Dr. Larry Mabe condensed a lifetime of professional and personal experience into a “Last Lecture” at UNC Pembroke.
A 43-year educator, Dr. Mabe delivered the UNCP’s second annual Last Lecture on April 11 in the Givens Performing Arts Center. He teaches in the university’s Master of School Administration program. His students nominated him for the honor.
The title of his lecture was “Life is a Puzzle.” As he noted at the start, Dr. Mabe spoke as “the teacher.” He offered a PowerPoint and handouts but skipped the quiz.
In distilling life’s lessons through favorite sayings, Dr. Mabe took a trip down memory lane. There was Mrs. Connor, the French teacher who failed him on his first test.
“Her expectations were my driving force,” he said. “You get what you inspect and you get what you expect, and for her, evaluation of student work was critical. A poor grade was always a disappointment to her.”
As a student, Dr. Mabe said he dreaded mathematics but found inspiration from his college statistics instructor. “He was the first professor to give out his home phone number to students,” he said. “He helped students before and after class. That showed how much he cared.”
Today, Dr. Mabe gives out his home phone number and his cell phone number to his students. “When a student calls a teacher on the phone to ask for help, that’s a teachable moment,” he said.
One of his many favorite sayings is “‘Can’t’ never could and never will; ‘can’ always does.” On this subject, Dr. Mabe said that an encouraging word from a teacher goes a long way with students. “You will never know how much you – as a teacher or parent – influence young people. Taking a little time to encourage a student to get up and dust themselves off really helps.”
Another of his saying was about “sticktoitiveness.” In the mid-‘90s, as superintendent of Chatham County Schools, Dr. Mabe realized the potential impact of the Internet on education. With no money, he decided to wire every classroom in the county and succeeded.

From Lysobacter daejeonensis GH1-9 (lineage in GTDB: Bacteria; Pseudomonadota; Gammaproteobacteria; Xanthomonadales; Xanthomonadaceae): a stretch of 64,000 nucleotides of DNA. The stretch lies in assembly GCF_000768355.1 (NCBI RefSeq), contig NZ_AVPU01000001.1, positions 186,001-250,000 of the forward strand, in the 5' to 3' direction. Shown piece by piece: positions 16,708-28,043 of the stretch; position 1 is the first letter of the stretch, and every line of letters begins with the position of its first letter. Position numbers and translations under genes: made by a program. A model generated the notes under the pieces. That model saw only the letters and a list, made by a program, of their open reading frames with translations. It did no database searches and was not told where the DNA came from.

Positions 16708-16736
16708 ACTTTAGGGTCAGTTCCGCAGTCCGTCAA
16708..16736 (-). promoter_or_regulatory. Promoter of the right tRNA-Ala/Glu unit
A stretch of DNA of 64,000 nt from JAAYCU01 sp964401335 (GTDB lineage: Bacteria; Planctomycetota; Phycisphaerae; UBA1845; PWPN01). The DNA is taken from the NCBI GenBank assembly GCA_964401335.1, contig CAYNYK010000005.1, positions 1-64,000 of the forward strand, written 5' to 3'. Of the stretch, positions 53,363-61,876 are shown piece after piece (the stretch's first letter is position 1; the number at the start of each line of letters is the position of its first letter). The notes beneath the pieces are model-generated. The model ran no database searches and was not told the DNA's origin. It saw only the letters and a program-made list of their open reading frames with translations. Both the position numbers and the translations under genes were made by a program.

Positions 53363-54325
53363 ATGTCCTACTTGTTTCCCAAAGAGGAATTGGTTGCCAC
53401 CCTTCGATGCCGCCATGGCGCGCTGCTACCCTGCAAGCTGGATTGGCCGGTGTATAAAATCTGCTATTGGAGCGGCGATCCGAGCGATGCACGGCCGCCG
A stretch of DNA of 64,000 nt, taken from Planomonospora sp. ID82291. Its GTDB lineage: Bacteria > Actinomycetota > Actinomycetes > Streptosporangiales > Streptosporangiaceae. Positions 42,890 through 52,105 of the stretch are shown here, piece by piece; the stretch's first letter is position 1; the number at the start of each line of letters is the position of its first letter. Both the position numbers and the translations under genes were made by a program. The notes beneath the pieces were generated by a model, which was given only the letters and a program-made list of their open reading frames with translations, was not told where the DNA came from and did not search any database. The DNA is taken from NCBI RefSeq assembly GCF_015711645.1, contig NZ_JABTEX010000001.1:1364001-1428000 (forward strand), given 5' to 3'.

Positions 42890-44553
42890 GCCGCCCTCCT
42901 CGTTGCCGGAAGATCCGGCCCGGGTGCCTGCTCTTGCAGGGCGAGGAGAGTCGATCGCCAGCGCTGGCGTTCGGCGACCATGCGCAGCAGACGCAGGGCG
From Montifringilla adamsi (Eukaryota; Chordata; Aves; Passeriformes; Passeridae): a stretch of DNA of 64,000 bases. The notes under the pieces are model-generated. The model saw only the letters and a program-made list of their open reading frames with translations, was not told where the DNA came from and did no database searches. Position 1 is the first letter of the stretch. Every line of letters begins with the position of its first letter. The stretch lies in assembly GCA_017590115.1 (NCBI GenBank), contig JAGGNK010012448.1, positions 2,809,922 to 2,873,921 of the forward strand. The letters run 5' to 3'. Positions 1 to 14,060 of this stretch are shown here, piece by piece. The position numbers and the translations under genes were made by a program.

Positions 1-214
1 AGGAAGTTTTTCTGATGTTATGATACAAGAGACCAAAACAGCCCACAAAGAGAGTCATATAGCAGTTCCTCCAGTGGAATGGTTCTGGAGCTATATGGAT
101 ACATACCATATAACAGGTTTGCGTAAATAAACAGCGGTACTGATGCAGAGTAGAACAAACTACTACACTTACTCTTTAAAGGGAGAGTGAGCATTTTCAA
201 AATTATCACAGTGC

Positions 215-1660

“When you feel something good can be accomplished, keep going,” he said. “There will always be naysayers.
“There are times when you will be subjected to criticism,” said the self-professed “recovering” superintendent. “Respect the opinion of others while standing your ground.”
“Kill them with kindness” was another favorite saying. “That is a thing not easily done, but never let the naysayers control your ambition. Being kind to others can unlock the best in others and take you a long way.”
Dr. Mabe said he was honored and humbled to be nominated to give the Last Lecture. Anna Wade, who chaired the Student Government Association committee responsible for picking the speaker, said she thought selecting the Last Lecturer would be a tough job.
“Dr. Mabe’s name kept coming up in discussions,” Wade said. “I was struck with the passion of the students who nominated him. They said he teaches beyond the textbook; he’s a motivator and a passionate teacher who cares about students.”
Before the lecture, Chancellor Kyle R. Carter said the program is “an opportunity to honor faculty accomplishments for their service to students. We adopted this annual program to recognize our outstanding faculty.”
In concluding, Dr. Mabe put the pieces of the puzzle together – almost. “Complete your life puzzle in such a way that others are positively affected,” he said. “But remember, as long are you are here, there will be pieces of the puzzle for you to continue putting together.”